0020-7403/ © 2016 Elsevier Ltd. All rights reserved.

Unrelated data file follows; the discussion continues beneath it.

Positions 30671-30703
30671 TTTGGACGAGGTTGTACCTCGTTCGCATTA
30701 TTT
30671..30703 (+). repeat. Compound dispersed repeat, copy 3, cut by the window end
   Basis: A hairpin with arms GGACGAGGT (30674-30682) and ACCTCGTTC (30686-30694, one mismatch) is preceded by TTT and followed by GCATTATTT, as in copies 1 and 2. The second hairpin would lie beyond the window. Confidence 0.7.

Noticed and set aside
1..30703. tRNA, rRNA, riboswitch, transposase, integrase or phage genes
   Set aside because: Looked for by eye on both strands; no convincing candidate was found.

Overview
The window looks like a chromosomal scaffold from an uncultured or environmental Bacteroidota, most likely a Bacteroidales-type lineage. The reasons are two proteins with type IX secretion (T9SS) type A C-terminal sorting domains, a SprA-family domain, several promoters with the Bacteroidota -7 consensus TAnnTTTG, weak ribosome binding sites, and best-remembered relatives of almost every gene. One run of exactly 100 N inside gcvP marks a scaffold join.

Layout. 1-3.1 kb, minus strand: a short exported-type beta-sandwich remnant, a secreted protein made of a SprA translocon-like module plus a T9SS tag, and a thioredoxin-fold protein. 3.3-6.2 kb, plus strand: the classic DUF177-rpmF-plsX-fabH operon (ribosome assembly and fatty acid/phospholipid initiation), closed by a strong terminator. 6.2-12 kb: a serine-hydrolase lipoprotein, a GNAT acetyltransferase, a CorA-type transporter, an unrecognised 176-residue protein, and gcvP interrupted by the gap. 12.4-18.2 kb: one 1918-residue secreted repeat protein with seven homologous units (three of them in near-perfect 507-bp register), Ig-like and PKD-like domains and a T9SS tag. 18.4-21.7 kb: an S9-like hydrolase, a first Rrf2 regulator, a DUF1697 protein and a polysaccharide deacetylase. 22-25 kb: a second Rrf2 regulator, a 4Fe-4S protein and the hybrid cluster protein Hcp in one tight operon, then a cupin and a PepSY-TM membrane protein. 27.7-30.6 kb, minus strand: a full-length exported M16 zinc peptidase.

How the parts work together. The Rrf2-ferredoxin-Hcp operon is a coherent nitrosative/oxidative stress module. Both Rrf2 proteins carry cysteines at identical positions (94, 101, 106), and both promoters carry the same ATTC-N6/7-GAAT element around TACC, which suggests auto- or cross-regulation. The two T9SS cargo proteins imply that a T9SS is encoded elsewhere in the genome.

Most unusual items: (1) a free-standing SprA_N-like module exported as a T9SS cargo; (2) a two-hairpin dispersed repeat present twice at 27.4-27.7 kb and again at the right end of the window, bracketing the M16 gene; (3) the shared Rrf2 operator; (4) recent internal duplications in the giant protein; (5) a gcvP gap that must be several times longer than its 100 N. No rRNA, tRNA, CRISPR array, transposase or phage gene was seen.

edge and screw [1.19. several researchers have small-volume structures [46]. Clearly. It predicts well the anisotropic hardening behaviors of Cu ances.2. Most of the emphasis has been tures.e. a few studies on the finite element implementa- 250 . for solving non-linear algebraic equations resulting from the discreti- lographic slip rate in an arbitrary slip system with the slip resistance zation of the phenomenological slip-resistance-based hardening model. stress or an explicit method being applied in the second loop to eously deformed crystalline aggregates at low homologous tempera.52–54]. simulation results.g. it is expected to improve their predictive capability and computation time.g. thus. cell walls [10. More recently. mobility of dislocation. [32] proposed a dislocation-density.. the slip resistance on a specific slip system is heterogeneous throughout the volume during plastic deformation.. expressed as a function of accumulated crystallographic slips and the different approaches have been proposed to use two or three kinds of specific functional forms are adopted from classical hardening laws. In this study. Most notable materials. Moreover.. and change of is applied. these framework of the single crystal plasticity model. [11] this is vice versa. over the phenomenological model.g. Ha et al. These researches have been accomplished by the off-diagonal terms describing the latent hardening effects. the aforementioned success of the application of attempt to characterize the deformation behavior of crystalline materi. motivated by the global responses from the anisotropic responses of individual grains. elastic deforma- based hardening model including the interactions between different tion gradient [55] or plastic deformation gradient [56]. as noted in Cuitino and Ortiz [31].21–26]. Weng [29] and Zhang et al.39–41].7]. in the work of Bassani and Wu [17]. sheet forming. In most works. a fixed state of the material and in a subsequent loop the kinetic tion of the forest dislocations in which the functional forms originally variables.31. two main categories: a fully implicit algorithm based on the backward Earlier works on the development of hardening models employed Euler method proposed by [1. the increasing Gottstein and co-workers [43. proposed improved hardening models for the description of anisotropic With the advancement of the constitutive models for crystal behavior of single crystals during plastic deformation.S.56] and an single dislocation density to account for the microstructural state of explicit method proposed by [11. the numerical scheme was classified into on the storage and annihilation processes for dislocations [32–34].27. respectively. time-integration algorithms that allow for large-scale direct numerical On the other hand. Harder [38] presented a dislocation-density-based On the other hand. types of disloca- phenomenological descriptions are computationally more efficient than tion. e. and dislocation density. non-local models. In their work. Moreover. digital image correlation (DIC) [13. However.5] or couple and numerical models to better describe the anisotropic response of stress [45]. [30]. the full-field Furthermore. mobile and the physically based model. rate-dependent single crystal plasticity model has been provided by structure of materials and usually their evolution can be modeled based Ling et al. most of these oped a hardening model based on the mobile and immobile dislocation phenomenological models fail in describing the salient features of the in cell interiors and cell walls. the crystal plasticity finite element model Wu [17]. i.37].g.44]. in general. e. Motivated by these limitations. Roters and co-workers have devel- forging. [34] established a framework for the in the framework of the implicit integration method is the work of development of the dislocation-density-based hardening model in Kalidindi and Anand [27] which presented a two-level iterative method which three kinetic equations are postulated to relate the crystal.42]. can refer the work of Busso and Cailletaud [57] which presented a [32] to predict the deformation response of multicrystalline material comprehensive investigation of the capabilities of the rate-dependent during tensile deformation. the discrepancy in the deformation fields of the specimen during deformation were traced form of the hardening interaction matrix between various models using non-contacting three-dimensional surface measurement techni- cannot be resolved when the assumption of constant latent hardening ques.49–51. In experimental observation that the distribution of dislocations is very many of these models. Interested readers way. For example. it is difficult to assign physical interpretations with experimental results [19. Bassani and plasticity presented above. however. Tabourot et al. e. These two loops are proposed by Gillis and Gilman [35] and Essmann and Rapp [36] were iteratively solved until convergence is achieved within specified toler- adopted. Delaire et al. the crystal plasticity model is mainly based on the phenomenological als by taking the microstructural state of materials into account. and geometric character of dislocation. Cuitino and Ortiz [31] developed evolution In the first level of the iterative scheme. It was shown that dislocations evolve towards some steady-state laid on the development of time-integration algorithms based on the microstructures provided that a sufficient amount of monotonous rate-dependent crystal plasticity model but numerical algorithms for deformation is allowed for along the same strain path. Moreover. which was employed for the simulation of inhomogen. recently the grain- to the material parameters appearing in phenomenological models.55. etc. full-field deformation fields and rate-independent models for the prediction of complex multiaxial in different crystallites of the multicrystal were compared with the loading paths. Recently.20. [48]. while in the progresses in computer resources and the development of robust Peirce et al. physically based crystal plasticity models simulations. International Journal of Mechanical Sciences 120 (2017) 249–262 forming processes where appropriate homogenization methods or hardening model incorporating back stress evolution and applied to the finite element models [19–26] are employed to construct the average prediction of the Bauschinger effect. Teodosiu et al. replaced with the crystallographic shearing rate [31]. includ- trend in the miniaturization of structural devices demands constitutive ing those that employ the lattice incompatibility tensor [4. have been developed to predict the well-known size effect in single crystals. accelerate the computing speed [55]. instead of the slip systems. dislocation densities A comprehensive review of the time-integration algorithm of the are introduced as internal state variables to characterize the micro. slip resistances are updated. The constitutive models in this category can be e. which leads to the successful application of immobile [6]. [37] applied the hardening model of Teodosiu et al. This hardening model which approximates the stress–strain response of kind of model can directly track the evolution of microstructures single crystals as being hyperbolic since the incorporation of internal during deformation and material parameters have their own physical variables to the hardening model inevitably increases the complexity interpretation. Several subsequent modifications for the two-level iterative single crystals for various initial orientations and reveals that the method have been proposed to provide better numerical stability in discrepancies of hardening matrices in phenomenological models can such a way that the primary solution variable in the first loop has been be reconciled. scale validation of the model has been carried out. In the same rate-independent models have also been developed. among others. and the hyperbolic criterion are used to incorporate different dislocation densities into the tangent law as described by Chang and Asaro [28]. the crystallographic orientations in each crystallites by electron backscatter diagonal terms which correspond to self-hardening are dominant over diffraction (EBSD) [47. cell interior and the crystal plasticity model to bulk forming processes such as rolling.4–6. dislocation densities. However. which extend the work of hardening behavior of single crystals [17]. Since these hardening (CPFEM) has been applied to a number of deformation problems and models are not related to any physical processes inducing plastic has proved its predictive capability by comparing numerical results deformation. the Voce-type saturation hardening law as discussed by Kalidindi divided into various types depending on what kind of classification and Anand [27] and Marin and Dawson [19]. the stresses are determined for equations governing dislocation motions from the statistical considera.